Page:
Public and Private Interests in the Federal Lands: Toward Conciliation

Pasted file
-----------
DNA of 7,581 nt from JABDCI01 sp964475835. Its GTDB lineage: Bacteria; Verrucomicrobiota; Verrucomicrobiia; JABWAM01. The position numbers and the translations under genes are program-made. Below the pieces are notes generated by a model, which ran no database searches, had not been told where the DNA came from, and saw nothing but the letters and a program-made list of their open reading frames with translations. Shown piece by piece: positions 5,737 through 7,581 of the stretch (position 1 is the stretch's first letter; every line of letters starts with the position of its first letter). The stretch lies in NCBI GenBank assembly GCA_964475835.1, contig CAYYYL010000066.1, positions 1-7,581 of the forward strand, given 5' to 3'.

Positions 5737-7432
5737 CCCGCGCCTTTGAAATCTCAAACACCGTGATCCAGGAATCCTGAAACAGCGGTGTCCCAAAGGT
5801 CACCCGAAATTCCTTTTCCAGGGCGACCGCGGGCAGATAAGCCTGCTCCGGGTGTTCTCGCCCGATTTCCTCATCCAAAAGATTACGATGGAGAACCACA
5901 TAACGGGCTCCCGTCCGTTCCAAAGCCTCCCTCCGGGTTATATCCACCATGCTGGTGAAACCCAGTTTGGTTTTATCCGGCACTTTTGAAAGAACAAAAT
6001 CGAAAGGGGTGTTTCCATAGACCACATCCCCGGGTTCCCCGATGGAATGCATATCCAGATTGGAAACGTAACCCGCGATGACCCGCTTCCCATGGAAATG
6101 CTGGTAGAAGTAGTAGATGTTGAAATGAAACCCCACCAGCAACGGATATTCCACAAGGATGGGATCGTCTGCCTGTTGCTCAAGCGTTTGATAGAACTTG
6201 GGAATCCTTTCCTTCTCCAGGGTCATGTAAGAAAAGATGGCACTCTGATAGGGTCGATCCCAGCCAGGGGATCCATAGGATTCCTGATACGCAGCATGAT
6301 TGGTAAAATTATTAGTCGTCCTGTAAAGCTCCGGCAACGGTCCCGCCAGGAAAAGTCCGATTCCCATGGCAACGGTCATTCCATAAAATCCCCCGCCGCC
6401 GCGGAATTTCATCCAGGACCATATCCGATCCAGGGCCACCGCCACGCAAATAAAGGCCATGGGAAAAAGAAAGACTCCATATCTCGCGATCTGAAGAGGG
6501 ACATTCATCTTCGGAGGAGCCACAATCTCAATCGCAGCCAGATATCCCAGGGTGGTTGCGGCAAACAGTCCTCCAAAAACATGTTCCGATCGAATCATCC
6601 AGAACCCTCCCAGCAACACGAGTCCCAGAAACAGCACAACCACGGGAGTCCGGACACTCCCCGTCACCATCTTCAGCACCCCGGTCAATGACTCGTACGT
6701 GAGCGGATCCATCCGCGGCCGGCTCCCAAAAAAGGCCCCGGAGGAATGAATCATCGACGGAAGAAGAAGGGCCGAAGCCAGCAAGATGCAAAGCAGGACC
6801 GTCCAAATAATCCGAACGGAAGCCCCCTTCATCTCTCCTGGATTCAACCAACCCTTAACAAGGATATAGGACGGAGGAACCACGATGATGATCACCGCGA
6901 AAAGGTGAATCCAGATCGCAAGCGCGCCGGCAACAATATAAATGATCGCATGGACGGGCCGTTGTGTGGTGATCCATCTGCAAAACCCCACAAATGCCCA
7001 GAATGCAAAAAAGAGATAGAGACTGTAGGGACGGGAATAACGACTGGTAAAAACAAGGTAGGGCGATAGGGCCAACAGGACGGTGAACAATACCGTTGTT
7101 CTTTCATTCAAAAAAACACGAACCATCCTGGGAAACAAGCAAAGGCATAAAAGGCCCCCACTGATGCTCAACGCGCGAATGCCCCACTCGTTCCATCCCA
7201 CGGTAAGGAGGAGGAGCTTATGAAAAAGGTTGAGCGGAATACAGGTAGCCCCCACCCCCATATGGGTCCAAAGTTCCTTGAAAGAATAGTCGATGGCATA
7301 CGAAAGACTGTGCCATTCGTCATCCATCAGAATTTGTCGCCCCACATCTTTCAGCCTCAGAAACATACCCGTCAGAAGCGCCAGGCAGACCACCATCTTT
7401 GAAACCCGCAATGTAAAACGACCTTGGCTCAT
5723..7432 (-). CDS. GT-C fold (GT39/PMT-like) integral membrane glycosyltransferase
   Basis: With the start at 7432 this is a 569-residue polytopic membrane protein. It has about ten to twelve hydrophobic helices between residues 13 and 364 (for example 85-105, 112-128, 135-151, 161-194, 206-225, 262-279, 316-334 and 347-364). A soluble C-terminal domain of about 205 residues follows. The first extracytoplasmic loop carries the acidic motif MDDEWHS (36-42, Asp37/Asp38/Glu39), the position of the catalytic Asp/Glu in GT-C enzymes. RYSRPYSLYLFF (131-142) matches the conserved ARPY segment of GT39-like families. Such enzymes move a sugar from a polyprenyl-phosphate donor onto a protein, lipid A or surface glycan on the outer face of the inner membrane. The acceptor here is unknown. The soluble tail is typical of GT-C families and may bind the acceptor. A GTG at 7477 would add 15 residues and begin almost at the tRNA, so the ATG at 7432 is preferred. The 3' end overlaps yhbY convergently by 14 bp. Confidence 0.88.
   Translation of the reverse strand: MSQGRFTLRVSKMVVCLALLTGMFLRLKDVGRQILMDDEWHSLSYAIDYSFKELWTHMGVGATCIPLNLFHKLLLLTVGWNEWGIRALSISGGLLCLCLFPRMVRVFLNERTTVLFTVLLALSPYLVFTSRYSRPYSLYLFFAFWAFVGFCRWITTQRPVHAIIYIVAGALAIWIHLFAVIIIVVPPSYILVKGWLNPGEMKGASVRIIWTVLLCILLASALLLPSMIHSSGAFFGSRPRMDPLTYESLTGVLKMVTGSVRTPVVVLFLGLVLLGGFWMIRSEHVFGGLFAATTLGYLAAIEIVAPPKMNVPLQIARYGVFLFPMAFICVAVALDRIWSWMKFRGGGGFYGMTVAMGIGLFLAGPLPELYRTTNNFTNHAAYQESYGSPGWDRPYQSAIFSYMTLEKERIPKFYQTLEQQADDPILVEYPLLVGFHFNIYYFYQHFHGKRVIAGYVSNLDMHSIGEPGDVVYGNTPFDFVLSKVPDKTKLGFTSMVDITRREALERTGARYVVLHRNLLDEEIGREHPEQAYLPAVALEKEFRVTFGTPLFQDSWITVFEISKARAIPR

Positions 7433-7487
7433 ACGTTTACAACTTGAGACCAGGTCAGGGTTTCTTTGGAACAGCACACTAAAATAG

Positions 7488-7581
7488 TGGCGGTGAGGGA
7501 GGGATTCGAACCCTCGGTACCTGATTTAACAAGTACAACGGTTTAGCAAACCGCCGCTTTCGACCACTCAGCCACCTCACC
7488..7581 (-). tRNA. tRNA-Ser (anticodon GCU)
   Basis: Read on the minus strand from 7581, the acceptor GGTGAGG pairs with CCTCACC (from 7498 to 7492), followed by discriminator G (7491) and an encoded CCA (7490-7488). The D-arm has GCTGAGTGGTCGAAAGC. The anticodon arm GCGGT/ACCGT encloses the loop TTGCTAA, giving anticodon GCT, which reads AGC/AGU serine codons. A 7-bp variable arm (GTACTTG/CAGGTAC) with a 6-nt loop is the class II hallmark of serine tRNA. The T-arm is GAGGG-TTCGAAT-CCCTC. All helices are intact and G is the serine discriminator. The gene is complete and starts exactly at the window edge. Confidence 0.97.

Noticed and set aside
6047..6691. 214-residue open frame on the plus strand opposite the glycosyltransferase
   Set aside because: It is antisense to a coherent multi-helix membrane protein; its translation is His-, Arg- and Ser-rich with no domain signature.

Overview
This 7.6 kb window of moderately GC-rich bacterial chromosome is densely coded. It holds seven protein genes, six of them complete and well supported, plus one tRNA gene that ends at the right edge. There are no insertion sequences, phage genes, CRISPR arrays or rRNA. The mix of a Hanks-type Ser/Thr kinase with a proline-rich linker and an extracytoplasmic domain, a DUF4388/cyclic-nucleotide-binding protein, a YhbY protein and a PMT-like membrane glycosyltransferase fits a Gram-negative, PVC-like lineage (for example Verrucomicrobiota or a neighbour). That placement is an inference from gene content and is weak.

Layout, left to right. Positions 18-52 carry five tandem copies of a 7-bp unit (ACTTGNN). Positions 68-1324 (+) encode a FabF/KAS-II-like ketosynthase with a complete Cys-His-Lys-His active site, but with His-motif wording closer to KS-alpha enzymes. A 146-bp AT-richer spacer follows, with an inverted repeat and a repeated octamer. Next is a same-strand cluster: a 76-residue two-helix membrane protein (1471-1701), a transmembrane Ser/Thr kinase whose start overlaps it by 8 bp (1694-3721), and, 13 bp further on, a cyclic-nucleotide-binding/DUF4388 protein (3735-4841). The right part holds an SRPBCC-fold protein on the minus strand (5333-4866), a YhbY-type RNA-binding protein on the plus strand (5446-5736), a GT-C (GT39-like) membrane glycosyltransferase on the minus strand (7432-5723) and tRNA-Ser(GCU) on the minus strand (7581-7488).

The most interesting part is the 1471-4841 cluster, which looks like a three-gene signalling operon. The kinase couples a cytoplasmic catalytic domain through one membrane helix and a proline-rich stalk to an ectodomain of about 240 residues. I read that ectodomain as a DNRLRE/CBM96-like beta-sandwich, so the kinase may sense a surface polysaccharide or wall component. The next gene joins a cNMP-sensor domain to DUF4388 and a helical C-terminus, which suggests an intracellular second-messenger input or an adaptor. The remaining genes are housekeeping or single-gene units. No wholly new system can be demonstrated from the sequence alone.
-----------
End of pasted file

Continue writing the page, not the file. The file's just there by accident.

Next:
This paper charges opponents of public administration of the federal lands with failure to be precise in their use of the term "efficiency" and presents an alternative conceptual view of the economics of public choice. The author maintains that the use of incorrectly understood "efficiency" criteria and analysis biased towards monetary values and maximized production disregards many of the goods and services from the federal lands. He contends that concerns for distributive ends, procedural and historical principles, and nonmonetizable, discontinuous, and complex values associated with personal rights, public goods, and communitarian and ecological goals are central to federal land decisions. Furthermore, he argues that: market processes are derivative of a larger social system and do not supersede that system; there are an infinite number of output combinations from the federal lands that will qualify as being socially efficient; and traditional arguments for private enterprise are prejudiced, not soundly based on any analytic structure, and can be of little help in resolving current and future issues associated with administration of federal lands.